Your insurance may require a prior authorization to cover your ADHD medication. Other help covering prescription costs might be available if your insurance won’t pay for your meds.
Antidepressants in the category of selective serotonin reuptake inhibitors (SSRIs) are useful medications in the treatment of depression. They are often chosen because of their effectiveness in treating the symptoms of depression, and because of their relatively low side effect risk.
When you are considering where to seek treatment for your symptoms of adult Attention Deficit Hyperactivity Disorder (ADHD), you might be wondering what type of provider you should see. Is it best to see your primary care provider, also called PCP? Or would it be better to see a provider who specializes in treating ADHD?
Whether I’m seeing patients from Denver, Las Vegas, Reno, or another area of the US, people always want the most effective treatment for their adult Attention Deficit Hyperactivity Disorder (ADHD) symptoms. So, when people come to our practice and are diagnosed with ADHD, they might ask, “Should I choose medication or therapy for my adult ADHD?”
If you’ve never taken stimulants for ADHD symptoms before, you might be curious about the effects they can have on you...
What are the risks of becoming dependent on medications used to treat ADHD, anxiety, and depression? Are there other substance use concerns if I don’t get treatment for my behavioral health condition?
I’m based in the southwest, so sometimes if I travel to a colder area, like Baltimore in the winter, and then back home, the climate change messes with my sinuses. I might get a cold or something worse. If it gets bad enough that I need to check in with my primary care provider, I don’t want to mess around. I want something that will help me feel better fast. I think we’ve all felt that way at one time or another as it relates to our physical health.
Making the choice to seek treatment for symptoms of adult Attention Deficit Disorder (ADD) or Attention Deficit Hyperactivity Disorder (ADHD) can be a scary thing. People who think they might have adult ADHD usually do a lot of questioning of family and friends and checking around online before they feel ready to ask a mental health provider for advice.
Patients with Adult ADHD are sometimes concerned about the dose of their stimulant medication and want to know what is considered to be the max dose for their medication.
Who hasn’t dreamed about a magic bullet that would help you do better on an exam? Especially if you have a really important test coming up, it’s normal to reach for any assistance that you can find.
Sometimes, however, you experience more than being mad “at times.” What if what you feel is more consistent anger or irritability? I have had patients say to me, “I’m irritable all of the time; could I be bipolar?”
Every day, your stress levels are through the roof. You can’t seem to complete routine tasks at work, at home, or both. You feel so worried about getting fired and losing the income you need to contribute to your family. You know you have to do something.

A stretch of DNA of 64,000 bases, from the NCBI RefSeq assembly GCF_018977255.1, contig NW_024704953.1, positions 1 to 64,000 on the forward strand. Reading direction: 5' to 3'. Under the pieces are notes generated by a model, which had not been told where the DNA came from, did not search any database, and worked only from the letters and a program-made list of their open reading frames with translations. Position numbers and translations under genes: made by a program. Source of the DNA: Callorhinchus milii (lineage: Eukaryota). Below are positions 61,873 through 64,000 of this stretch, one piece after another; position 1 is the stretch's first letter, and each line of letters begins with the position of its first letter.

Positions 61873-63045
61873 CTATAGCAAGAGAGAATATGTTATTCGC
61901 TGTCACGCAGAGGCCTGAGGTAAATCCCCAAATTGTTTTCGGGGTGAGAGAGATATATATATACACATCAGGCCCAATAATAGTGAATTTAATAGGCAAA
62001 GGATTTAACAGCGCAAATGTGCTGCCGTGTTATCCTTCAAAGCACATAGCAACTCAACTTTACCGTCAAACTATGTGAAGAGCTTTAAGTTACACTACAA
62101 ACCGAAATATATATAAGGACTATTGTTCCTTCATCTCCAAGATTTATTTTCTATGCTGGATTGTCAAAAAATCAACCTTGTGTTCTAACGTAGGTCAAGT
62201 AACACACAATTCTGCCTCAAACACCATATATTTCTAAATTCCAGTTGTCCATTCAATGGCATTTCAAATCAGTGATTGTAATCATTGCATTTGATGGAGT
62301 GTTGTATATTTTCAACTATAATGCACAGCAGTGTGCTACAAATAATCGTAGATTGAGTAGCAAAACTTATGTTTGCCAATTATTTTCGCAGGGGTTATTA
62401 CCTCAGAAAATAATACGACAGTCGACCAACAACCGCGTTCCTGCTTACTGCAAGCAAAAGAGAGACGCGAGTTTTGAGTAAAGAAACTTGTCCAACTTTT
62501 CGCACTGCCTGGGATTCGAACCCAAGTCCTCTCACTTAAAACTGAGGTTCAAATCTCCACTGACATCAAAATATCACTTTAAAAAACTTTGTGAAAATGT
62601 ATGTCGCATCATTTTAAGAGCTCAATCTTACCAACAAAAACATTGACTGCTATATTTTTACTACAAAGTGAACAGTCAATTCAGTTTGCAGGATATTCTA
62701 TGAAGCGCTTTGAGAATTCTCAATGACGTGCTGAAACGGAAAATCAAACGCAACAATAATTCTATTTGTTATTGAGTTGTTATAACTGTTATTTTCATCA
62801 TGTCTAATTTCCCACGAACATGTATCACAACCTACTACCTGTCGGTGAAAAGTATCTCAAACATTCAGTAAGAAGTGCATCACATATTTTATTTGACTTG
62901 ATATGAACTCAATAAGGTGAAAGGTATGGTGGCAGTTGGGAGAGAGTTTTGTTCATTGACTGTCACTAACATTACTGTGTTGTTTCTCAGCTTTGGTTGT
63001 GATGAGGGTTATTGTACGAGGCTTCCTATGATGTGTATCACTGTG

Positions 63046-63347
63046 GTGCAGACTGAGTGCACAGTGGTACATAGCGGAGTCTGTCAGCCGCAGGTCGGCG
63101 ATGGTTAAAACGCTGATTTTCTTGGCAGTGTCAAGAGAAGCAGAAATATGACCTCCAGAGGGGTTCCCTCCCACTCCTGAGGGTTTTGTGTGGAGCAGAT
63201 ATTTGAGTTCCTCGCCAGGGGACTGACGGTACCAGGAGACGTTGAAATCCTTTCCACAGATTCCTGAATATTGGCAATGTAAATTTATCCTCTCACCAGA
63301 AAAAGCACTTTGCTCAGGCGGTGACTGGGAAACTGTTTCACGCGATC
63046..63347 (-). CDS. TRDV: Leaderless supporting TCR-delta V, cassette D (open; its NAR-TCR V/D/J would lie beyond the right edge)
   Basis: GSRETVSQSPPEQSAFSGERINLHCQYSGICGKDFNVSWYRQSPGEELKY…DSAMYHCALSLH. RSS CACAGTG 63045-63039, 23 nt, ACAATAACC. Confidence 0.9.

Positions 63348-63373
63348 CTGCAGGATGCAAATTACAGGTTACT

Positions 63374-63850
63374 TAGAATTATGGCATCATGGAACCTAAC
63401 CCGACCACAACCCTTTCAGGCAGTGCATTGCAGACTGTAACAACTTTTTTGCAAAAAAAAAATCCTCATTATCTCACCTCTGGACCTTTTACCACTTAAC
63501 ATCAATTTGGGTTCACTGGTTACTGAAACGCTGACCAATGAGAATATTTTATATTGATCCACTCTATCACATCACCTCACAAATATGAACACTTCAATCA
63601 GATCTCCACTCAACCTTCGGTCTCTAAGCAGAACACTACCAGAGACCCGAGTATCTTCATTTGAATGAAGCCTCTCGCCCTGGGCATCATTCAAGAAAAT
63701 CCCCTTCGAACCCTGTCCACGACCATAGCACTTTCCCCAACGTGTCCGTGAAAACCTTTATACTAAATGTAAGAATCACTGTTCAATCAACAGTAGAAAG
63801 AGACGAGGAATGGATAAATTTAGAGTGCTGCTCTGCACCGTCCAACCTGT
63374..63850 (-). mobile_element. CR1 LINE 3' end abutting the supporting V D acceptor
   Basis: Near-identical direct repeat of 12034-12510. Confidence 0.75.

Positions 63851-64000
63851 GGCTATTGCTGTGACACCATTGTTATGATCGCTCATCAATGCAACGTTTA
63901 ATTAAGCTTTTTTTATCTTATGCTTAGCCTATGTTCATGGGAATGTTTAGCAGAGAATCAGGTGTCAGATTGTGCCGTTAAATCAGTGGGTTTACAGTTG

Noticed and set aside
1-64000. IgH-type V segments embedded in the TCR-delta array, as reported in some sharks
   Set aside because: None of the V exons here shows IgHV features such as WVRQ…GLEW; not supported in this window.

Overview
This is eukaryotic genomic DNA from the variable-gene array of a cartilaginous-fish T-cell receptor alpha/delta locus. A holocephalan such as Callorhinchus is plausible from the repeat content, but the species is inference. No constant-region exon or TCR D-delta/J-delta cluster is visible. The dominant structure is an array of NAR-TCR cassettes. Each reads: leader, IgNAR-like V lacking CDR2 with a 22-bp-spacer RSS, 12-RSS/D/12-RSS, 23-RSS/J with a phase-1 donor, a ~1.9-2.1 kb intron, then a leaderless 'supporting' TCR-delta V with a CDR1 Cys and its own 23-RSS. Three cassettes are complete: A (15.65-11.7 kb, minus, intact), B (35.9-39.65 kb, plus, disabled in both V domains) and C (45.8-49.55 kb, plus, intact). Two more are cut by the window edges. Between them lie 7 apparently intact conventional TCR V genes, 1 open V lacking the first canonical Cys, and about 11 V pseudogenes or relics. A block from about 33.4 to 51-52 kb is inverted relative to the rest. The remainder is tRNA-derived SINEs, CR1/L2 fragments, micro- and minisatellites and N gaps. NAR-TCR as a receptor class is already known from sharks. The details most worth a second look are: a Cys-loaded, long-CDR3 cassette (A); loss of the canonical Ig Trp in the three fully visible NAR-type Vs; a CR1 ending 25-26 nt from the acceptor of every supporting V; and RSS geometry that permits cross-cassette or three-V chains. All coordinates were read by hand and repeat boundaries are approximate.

Whether I’m talking to my adult Attention Deficit Hyperactivity Disorder (ADHD) patients in tech-focused Seattle, WA or in eco-conscious Portland, OR, people definitely have concerns about the potential side-effects of stimulants.
Adults with Attention Deficit Disorder (ADD) or Attention Deficit Hyperactivity Disorder (ADHD) may worry about how their stimulant medication might affect them. Some people are concerned that their ADHD medication might make them “feel like a zombie.” Many of my patients complain about the dreaded “Adderall crash.” If you’ve never heard of this phenomenon before, I have an analogy that might be helpful.
Sweaty palms, racing thoughts, dry mouth, pounding heart--the symptoms of anxiety can feel awful.
When I am working with a patient with Attention Deficit Disorder (ADD) or Attention Deficit Hyperactivity Disorder (ADHD) to figure out the best treatment for them, a question that often comes up is “What’s the difference between immediate-release and extended-release stimulants?”
Have you ever played “Would you rather”? You know – the game where you’re put on the spot to answer a weird question truthfully. It can be a fun way to get to know people – but the questions can get really personal and even make you feel uncomfortable.
Do you feel like even though you’re doing your best, you can’t manage your depression symptoms on your own anymore? This can be a very lonely and painful place to find yourself in. You’re craving relief from feeling sad, hopeless, and lethargic all the time. But you just don’t have the motivation to figure out what to do about it. Whatever the solution is, you want it to be easy because that’s all you have the energy for right now.